A record must be kept of the measures taken for ongoing monitoring and the information obtained as a result of the ongoing monitoring of the business relationship per subsection 146(1). The record for the measures taken can be part of your overall policies and procedures. However, if you use a different monitoring process, other than what is documented in the policies and procedures, you have to record these measures separately.

Any information obtained as a result of ongoing monitoring will generate its own record associated with the client for which ongoing monitoring was conducted.

Because you must monitor business relationships periodically, based on the risk assessment of the business relationship, keeping in mind the purpose of ongoing monitoring, periodic cannot be never.

The PCMLTFA and its associated Regulations do not, however, specify how to fulfill the ongoing monitoring requirements. While the ongoing monitoring process can be based on a set schedule, it can also be a process that relies on transactions, alerts or triggering events that signify when each element of the definition must occur. For example, you could have a system in place that relies on specific alerts or triggering events to signify when to assess a transaction to determine if an STR should be submitted to FINTRAC. The same type of triggering system may also work to identify when you need to reassess client risk and determine if their activities remain consistent with what is known about that client.

It is also possible to rely on a system of alerts or triggers to fulfil the requirements related to keeping client identification information, beneficial ownership information and the purpose and intended nature of the business relationship up to date. For example, it is possible for client identification information to be updated every time the client requests a new product or service, enters a branch, opens an account, or is queried as part of an online process, etc.

The use of this type of process, that relies on trigger events/alerts and allows ongoing monitoring to occur outside of a set frequency or schedule, would meet the requirement to conduct ongoing monitoring of a business relationship on a periodic basis.

Whether the process is based on a schedule, alerts, or triggering events, it must be comprehensive enough to address ALL four elements of ongoing monitoring for all of your business relationships. For example, if you are relying on triggers to keep client identification information up to date, you will be assessed on the comprehensive and consistent nature of these triggers across all business lines and how effective they are at prompting you to keep client identification information up to date. In the event that lower risk clients are not conducting any of the triggering activities that would prompt you to update client identification information, you are required to have a process in place to ensure that you update client identification information at some point within the duration of the business relationship.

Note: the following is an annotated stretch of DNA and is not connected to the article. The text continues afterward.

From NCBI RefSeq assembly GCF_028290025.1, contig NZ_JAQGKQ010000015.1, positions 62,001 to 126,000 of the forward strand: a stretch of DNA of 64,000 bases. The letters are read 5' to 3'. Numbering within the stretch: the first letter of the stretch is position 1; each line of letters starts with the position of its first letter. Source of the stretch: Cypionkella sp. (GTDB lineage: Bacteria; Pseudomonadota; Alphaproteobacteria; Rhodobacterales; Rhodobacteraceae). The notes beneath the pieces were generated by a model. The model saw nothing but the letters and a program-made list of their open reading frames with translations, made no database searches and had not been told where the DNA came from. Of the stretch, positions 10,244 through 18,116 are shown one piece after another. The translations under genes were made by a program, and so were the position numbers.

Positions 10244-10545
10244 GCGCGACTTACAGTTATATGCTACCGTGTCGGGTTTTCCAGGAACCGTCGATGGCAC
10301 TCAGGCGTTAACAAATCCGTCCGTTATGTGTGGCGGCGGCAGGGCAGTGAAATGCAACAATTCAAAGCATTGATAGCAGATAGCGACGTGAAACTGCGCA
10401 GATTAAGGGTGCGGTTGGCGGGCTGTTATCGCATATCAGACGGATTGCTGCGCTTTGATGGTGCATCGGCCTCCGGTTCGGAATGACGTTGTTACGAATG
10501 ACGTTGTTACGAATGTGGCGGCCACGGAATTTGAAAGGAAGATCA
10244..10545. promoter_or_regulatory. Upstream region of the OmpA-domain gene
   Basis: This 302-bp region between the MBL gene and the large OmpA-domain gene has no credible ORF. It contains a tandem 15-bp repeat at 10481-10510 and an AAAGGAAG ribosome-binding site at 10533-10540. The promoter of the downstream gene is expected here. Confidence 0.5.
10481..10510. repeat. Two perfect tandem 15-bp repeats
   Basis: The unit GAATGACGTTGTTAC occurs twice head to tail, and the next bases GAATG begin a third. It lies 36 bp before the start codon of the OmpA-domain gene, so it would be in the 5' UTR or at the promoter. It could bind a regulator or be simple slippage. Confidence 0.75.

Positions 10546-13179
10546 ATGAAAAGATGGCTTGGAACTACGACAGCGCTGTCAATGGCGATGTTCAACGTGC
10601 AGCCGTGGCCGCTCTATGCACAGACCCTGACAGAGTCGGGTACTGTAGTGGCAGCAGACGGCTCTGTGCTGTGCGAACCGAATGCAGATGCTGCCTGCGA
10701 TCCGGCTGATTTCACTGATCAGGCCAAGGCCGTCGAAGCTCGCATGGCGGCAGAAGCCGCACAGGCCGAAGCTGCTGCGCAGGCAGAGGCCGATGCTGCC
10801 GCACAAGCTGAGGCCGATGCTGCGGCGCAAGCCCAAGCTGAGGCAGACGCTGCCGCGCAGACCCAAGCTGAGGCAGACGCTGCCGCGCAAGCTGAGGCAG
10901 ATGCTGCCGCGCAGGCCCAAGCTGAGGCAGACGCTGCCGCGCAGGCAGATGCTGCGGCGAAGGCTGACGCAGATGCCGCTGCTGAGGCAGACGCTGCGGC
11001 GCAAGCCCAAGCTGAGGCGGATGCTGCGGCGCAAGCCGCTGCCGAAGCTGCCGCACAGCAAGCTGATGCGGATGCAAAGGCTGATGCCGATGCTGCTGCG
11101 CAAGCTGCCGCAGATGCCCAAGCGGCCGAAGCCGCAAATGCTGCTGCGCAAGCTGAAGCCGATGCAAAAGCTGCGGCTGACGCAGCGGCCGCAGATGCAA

Furthermore, it should be noted that if you consider there is a high risk of a money laundering or terrorist activity financing offence, then as per section 157 of the PCMLTFR you must take special measures to mitigate the risks identified. These measures include: keeping client identification information and beneficial ownership information up to date, conducting ongoing monitoring more frequently, and taking any other enhanced measure to mitigate the risks.

During an assessment, FINTRAC will look at overall ongoing monitoring processes to assess whether they are effective, provide adequate coverage, and are aligned with your risk-based approach. We will apply reasonability for lower risk clients that pose little risk of a money laundering offence or a terrorist activity financing offence, as long as you can demonstrate that your policies and procedures adequately capture how you monitor low-risk clients and that procedures cover and are effective across all of your business lines.

It is worth noting that the requirement to update client identification information does not require that you re-identify the client in accordance with the methods to ascertain identity; only that client identification information is to be kept up to date. The PCMLTFA and its associated Regulations do not specify the elements of client identification information that must be updated, but the elements that you update should be identified in your policies and procedures and need to support what is required for your documented risk-based approach.

For all elements of the ongoing monitoring requirement, the measures in place must be sufficiently comprehensive and provide coverage across all business lines, products and services to ensure that monitoring will occur for all clients.

Date answered: 2018-05-01

Answer updated on: 2021-08-20

PI Number: PI-8446

Activity Sector(s): Accountants, British Columbia notaries, Casinos, Dealers in precious metals and stones, Financial entities, Life insurance, Money services businesses, Real estate, Securities dealers

Obligation(s): Ongoing Monitoring

Guidance: Ongoing monitoring requirements

Regulations: 123.1, 146(1)

Date Modified: